I never even heard of this place.You have so many under the radar metros in the 200k range.Most people up here are well aware of all the Canadian metros that same size.
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Old Posted Mar 6, 2017, 7:19 PM
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Great looking little city in a beautiful geographic setting.
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Old Posted Mar 6, 2017, 8:01 PM
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very nice. and so clean too. i'm sorry to say i've only barrelled thru town around there. it looks well worth visiting and exploring.
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Old Posted Mar 6, 2017, 8:03 PM
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Wow, never really researched Roanoke before, looks pretty sick. I would love to live in Virginia someday, out of any state it has the most history and most of the towns in the eastern half of the state are gorgeous and very well preserved. I haven't done any traveling around the western part of the state, I've heard its way more run down and West Virginiaesque.
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Old Posted Mar 6, 2017, 8:12 PM
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Nice pictures! I know about Roanoke because its companion, Salem, hosts a fellow Carolina League team. It looks a little more modern and prosperous than Lynchburg, another Carolina League city.
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Old Posted Mar 6, 2017, 8:35 PM
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Nice photo tour.

I wouldn't be sure that Roanoke didn't have rowhouses in the past. The Hampton Roads area certainly used to have them. You can find them in Portsmouth (Olde Towne) and in small portions of Norfolk where urban renewal didn't destroy them. I've even seen them in Lynchburg. The core of Roanoke may just have been so urban renewed during the 20th century that the 19th century residential fabric was erased. Looks that way to me anyway - the oldest homes are all streetcar suburb era.
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Old Posted Mar 6, 2017, 10:20 PM
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^
I said "generally." You may find one or two, but there are no neighborhoods full of them. Even Freemason is mostly either detached or newer buildings. Contrast that with Richmond which has The Fan. It's a material difference.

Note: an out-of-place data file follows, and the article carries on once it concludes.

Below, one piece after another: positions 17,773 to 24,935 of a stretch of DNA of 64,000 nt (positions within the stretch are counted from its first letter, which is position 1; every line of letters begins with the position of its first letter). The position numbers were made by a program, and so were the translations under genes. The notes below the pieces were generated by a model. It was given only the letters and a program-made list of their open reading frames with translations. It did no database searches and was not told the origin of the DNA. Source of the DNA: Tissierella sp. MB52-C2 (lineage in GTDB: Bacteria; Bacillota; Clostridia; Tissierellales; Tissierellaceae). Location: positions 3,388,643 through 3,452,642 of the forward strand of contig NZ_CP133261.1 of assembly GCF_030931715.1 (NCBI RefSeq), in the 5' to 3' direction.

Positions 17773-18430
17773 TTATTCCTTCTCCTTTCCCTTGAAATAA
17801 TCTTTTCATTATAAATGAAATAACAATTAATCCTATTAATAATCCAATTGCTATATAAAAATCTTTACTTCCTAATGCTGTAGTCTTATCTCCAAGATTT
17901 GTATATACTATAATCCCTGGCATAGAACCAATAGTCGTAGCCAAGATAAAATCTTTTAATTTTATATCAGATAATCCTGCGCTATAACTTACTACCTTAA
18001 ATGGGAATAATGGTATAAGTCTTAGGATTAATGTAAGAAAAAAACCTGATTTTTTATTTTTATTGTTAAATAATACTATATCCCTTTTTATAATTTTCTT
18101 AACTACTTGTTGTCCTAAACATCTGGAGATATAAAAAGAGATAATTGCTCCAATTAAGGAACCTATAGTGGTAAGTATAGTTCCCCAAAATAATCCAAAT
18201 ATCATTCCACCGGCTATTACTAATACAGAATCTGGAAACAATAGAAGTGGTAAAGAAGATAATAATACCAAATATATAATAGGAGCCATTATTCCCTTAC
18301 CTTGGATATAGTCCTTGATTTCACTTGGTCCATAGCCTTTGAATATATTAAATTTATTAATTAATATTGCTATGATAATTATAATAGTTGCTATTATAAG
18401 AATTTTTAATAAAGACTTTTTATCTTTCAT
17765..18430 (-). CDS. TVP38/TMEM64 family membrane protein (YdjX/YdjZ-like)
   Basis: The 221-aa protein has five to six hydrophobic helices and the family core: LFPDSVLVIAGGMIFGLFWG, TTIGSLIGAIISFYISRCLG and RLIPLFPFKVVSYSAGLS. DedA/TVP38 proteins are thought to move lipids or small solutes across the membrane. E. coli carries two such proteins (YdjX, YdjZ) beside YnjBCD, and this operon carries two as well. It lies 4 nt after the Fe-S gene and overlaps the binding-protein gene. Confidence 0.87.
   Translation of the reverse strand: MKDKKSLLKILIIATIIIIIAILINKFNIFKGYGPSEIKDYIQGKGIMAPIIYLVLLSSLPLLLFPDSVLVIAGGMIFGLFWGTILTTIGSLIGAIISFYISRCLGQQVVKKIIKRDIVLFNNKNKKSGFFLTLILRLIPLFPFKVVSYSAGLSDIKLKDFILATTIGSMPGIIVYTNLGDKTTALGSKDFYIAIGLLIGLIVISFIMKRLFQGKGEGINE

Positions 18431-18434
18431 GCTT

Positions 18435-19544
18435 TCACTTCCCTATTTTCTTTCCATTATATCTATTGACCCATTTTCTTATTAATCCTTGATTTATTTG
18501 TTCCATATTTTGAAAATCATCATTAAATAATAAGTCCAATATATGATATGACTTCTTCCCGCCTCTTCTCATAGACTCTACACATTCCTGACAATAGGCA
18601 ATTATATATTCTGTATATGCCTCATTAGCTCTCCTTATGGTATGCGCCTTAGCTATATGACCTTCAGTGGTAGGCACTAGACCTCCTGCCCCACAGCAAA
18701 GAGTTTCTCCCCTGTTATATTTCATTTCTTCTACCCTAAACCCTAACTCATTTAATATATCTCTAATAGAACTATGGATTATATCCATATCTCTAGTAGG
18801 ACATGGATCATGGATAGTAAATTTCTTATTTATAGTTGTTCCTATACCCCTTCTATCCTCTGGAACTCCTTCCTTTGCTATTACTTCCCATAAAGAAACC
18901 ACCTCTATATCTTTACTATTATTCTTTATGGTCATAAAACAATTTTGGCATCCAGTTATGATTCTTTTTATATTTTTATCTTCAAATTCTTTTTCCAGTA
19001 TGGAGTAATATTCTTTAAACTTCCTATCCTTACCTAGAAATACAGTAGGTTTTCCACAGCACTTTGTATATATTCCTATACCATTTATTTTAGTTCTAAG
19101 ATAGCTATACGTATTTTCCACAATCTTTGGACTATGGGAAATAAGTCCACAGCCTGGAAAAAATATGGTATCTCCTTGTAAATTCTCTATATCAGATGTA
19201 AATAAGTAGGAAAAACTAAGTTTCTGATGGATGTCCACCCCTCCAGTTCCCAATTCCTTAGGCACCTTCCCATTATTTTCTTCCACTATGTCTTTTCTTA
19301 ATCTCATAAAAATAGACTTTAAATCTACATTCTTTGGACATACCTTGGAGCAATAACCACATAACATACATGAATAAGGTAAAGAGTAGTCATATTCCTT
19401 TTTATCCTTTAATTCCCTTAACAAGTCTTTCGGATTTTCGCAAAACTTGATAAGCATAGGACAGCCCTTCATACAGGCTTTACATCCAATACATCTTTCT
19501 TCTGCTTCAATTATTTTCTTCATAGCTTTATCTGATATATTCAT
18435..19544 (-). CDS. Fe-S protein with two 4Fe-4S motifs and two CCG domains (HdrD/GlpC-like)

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Old Posted Mar 7, 2017, 2:16 AM
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I used to race bikes in the area. I remember Roanoke appearing down the hills and being glad the sufferfest was over.
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Old Posted Mar 7, 2017, 2:51 AM
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Nice shots! Great setting for a city.
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Old Posted Mar 7, 2017, 4:24 AM
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neat looking little city. kinda makes me think of chattanooga actually, going by these pics
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Old Posted Mar 7, 2017, 1:48 PM
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Quote:
Originally Posted by Cirrus View Post
^
I said "generally." You may find one or two, but there are no neighborhoods full of them. Even Freemason is mostly either detached or newer buildings. Contrast that with Richmond which has The Fan. It's a material difference.
Sorry to get pedantic, but The Fan isn't mostly rowhouses. It's mostly detached or semiattached houses which have a few feet between them, though stands of true rowhouses are mixed in (essentially the same building typology you see in some older parts of Saint Louis or Cincinnati). It's not appreciably more dense structurally than the older parts of Ghent in Norfolk. I do agree though that due to the housing style The Fan is more likely to be "read" as continual street wall when on the sidewalk.